Mortality differences were seen in the same sample when a mortality rate based model and LR model were used both in the IMS and in the hospital setting. Since the LR model does not take into account the follow-up time, the inter-group mortality differences seen were significantly higher when this model was used compared to when the Cox proportional hazards regression model was used (tables 3–4). However, the use of mortality rates and the LR model may give us biased or inaccurate estimates.11,21 Actually, the LR model8,22,23 is appropriate when a binary effect like being dead or alive is analyzed without taking into account the moment when the effect actually happens.8,17,23,21 However, the LR model may not be appropriate to estimate mortality in the context of variable follow-up studies such as when estimating IMS and in-hospital mortality.1,21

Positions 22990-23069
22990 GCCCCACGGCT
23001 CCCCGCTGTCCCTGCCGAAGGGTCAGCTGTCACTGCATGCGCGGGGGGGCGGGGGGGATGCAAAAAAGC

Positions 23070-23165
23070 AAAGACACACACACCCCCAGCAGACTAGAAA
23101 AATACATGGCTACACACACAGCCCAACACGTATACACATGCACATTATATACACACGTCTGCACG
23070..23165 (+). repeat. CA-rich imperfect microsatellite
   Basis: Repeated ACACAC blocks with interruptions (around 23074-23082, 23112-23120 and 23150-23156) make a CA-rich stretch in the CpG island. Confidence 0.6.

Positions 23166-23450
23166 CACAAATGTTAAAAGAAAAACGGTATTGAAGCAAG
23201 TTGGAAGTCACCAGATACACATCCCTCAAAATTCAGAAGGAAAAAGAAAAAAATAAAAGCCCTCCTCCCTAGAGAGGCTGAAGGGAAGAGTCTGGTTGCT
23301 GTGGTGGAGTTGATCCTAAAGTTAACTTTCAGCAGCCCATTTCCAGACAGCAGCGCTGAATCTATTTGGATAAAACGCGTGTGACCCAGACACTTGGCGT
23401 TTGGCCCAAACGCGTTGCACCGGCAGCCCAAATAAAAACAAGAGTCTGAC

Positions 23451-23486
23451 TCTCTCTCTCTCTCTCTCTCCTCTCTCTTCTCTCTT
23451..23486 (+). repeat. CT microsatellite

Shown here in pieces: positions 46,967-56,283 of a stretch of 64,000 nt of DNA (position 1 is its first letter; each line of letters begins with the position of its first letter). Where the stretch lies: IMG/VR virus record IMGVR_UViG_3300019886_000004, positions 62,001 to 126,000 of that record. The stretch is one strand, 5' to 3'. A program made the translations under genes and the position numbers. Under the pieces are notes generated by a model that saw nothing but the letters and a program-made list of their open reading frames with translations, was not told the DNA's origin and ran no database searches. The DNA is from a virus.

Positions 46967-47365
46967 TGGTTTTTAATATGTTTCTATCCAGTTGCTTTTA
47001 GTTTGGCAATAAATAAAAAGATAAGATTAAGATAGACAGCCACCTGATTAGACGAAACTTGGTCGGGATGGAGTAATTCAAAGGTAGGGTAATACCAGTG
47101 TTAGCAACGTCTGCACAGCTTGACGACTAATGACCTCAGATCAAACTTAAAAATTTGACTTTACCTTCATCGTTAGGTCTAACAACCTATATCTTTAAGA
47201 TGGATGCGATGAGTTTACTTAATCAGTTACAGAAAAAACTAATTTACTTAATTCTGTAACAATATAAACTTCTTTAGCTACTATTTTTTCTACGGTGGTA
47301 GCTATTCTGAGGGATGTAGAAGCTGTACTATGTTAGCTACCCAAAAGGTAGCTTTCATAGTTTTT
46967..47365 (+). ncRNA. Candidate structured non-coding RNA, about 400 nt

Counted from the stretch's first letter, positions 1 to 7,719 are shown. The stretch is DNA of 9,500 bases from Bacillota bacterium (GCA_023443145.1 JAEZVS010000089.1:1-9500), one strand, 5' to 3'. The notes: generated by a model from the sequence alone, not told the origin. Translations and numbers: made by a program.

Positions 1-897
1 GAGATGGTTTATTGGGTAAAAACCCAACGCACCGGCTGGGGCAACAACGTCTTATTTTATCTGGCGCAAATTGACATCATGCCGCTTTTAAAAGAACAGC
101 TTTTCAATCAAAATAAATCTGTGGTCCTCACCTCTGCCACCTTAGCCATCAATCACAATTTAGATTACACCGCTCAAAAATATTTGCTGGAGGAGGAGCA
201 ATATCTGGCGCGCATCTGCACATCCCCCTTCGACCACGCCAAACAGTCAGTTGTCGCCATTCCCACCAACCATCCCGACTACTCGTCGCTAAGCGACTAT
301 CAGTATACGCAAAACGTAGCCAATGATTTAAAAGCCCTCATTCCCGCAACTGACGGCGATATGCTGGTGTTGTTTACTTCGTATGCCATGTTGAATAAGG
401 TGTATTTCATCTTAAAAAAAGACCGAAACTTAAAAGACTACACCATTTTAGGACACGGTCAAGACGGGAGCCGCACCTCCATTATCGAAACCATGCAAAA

With the LR model we lose information because it ignores the time elapsed until death occurs and the time the patient remains hospitalized.24,25 The use of this model for follow-up studies of any variables should only be considered as an alternative to the Cox proportional hazards regression model when the follow-up of the cohort is short in time and the rate of censoring, that is, the number of patients who do not make it to the event that is being analyzed—death in our case—is minimum and similar between the levels of the explicative variable.11,17,21 A censored data (or incomplete event) is, therefore, a living patient at the end of the follow-up period (IMS or hospital in our case).

The WIND study13 is an effort to unify the criteria and include all the clinical possibilities of patients who remain on invasive mechanical ventilation. However, the simple comparison of the rates of dead patients without any confidence intervals to estimate what actually happens in the general population may not be adequate enough to conclude that the mortality rate of one group is different from that of the other. The mortality rates reported by the WIND study, that only analyzed mortality in the IMS setting, cannot be compared to the risk of death becase to be considered as such the follow-up period17 is required which, in this case, varies from one patient to the next and from one group to the next and, therefore, is not comparable.